How to Minimize Illness After the SHTF

A woman blows her nose while sick in bed.
The flu, COVID, and RSV are joined by a mysterious outbreak of pneumonia that is hospitalizing children.

Catching a cold, getting the flu, puking your guts out, or having problems at the other end of the system is no fun when we have access to modern medicines and chicken soup. Imagine what it will be like after the SHTF. Or, consider what might happen if you or your child has an ear infection, strep throat, or a minor injury becomes infected and there is no clinic or physician to see them. Without our modern system of medicine, that could spell trouble or possibly even death.

Now imagine a scenario in which the water purification plant isn’t running and you are collecting drinking water from a natural source. You are eating an assortment of foods you are not used to, and you cook your meals over an open fire. When it grows cold outside, you have to pile on more blankets because the furnace doesn’t run. All of these scenarios can cause sickness or exacerbate it, and all are likely to be present after a major disaster. That’s going to complicate treatment.

As with many things, the best approach is not to get sick in the first place. That means drinking clean water, eating healthy food, and staying protected from the elements.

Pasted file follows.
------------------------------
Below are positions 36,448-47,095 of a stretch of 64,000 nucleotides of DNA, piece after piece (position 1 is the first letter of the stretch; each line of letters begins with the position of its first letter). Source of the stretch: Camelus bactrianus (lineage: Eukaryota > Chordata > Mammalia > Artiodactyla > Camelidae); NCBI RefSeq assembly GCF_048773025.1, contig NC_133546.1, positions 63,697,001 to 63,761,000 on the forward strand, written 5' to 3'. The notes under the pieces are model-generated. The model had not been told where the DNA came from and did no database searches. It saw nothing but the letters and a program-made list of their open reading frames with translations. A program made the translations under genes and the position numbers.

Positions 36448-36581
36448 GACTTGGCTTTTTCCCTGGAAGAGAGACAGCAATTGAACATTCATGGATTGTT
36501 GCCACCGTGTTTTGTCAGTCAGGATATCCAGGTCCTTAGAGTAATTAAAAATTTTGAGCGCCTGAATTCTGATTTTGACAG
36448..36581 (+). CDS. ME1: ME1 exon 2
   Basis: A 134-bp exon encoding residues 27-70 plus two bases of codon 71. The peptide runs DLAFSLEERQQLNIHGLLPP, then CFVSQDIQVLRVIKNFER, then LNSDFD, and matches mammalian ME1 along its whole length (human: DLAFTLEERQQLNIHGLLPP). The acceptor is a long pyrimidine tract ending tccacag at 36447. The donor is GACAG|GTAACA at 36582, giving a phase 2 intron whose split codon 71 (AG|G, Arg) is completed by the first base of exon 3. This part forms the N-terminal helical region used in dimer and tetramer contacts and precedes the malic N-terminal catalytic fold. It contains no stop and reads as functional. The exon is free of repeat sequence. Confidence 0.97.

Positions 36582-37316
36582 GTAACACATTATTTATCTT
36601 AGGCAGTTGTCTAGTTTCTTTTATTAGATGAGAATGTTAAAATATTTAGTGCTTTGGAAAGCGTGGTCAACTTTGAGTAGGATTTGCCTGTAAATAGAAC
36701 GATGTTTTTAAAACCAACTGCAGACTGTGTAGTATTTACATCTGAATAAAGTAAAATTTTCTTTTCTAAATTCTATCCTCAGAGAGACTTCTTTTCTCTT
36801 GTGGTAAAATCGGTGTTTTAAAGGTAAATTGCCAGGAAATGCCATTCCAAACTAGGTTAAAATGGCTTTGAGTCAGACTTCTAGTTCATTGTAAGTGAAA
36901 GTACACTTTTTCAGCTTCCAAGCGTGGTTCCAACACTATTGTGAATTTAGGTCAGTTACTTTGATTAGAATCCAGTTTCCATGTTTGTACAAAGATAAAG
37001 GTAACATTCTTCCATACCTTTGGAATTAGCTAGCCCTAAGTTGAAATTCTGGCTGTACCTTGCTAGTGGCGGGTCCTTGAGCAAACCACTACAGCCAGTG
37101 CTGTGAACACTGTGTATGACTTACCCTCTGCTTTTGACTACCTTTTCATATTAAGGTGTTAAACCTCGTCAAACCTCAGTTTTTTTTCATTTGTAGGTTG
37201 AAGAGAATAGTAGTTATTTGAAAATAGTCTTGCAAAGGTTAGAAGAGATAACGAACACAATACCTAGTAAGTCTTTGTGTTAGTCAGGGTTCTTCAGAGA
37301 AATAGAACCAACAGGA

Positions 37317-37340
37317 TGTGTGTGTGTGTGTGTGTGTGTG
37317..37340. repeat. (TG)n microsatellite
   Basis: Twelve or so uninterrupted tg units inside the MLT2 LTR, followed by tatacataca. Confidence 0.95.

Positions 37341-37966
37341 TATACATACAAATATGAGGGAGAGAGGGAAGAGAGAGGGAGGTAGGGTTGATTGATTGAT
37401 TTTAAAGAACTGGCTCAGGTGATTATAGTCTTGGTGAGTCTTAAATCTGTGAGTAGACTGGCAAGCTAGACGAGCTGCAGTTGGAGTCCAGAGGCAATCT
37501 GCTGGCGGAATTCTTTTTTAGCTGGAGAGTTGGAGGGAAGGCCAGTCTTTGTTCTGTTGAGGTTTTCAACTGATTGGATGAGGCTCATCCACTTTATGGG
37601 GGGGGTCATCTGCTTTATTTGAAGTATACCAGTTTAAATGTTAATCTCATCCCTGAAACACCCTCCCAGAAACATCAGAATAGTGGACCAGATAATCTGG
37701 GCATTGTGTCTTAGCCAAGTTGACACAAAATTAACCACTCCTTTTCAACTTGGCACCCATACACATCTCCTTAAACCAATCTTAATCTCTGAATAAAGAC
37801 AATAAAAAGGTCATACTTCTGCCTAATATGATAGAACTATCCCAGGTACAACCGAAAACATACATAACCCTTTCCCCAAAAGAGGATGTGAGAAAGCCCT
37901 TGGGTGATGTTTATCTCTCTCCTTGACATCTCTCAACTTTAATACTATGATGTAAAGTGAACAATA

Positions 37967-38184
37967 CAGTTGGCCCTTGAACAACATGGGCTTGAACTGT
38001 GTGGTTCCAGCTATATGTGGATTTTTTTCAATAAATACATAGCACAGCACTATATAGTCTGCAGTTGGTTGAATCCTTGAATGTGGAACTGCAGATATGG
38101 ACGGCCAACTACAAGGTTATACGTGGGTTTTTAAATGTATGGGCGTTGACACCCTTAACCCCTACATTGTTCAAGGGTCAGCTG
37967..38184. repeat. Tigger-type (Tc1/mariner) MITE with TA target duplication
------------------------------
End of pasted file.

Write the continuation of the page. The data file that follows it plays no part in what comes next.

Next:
The biggest contributor to illness after the SHTF is dirty water and a lack of waste management.

Contaminated Water

The weeks and months after a flood, an earthquake that destroys a city, or another humanitarian disaster see many illnesses. These are often brought on by a lack of clean water, the presence of too much untreated human waste, and/or presence bodies of animals and humans both in the water and rotting on land.

Your best chance to avoid this is to have a source of clean water or a way to purify water. In our case, our water is from an underground spring and never sees the light of day, so it should remain pure even in the advent of nuclear fallout. Just in case, however, we have filters and replacement elements for the filters. Because I believe in the layered approach to prepping we have large gravity-flow filters where you pour water into the top and it seeps through filters and comes out the bottom. We also have multiple varieties of pump filters where you can pump water from a wild source like a stream or pond and the pump forces the water through a filter. Then we also have small devices like sports bottles and life straws.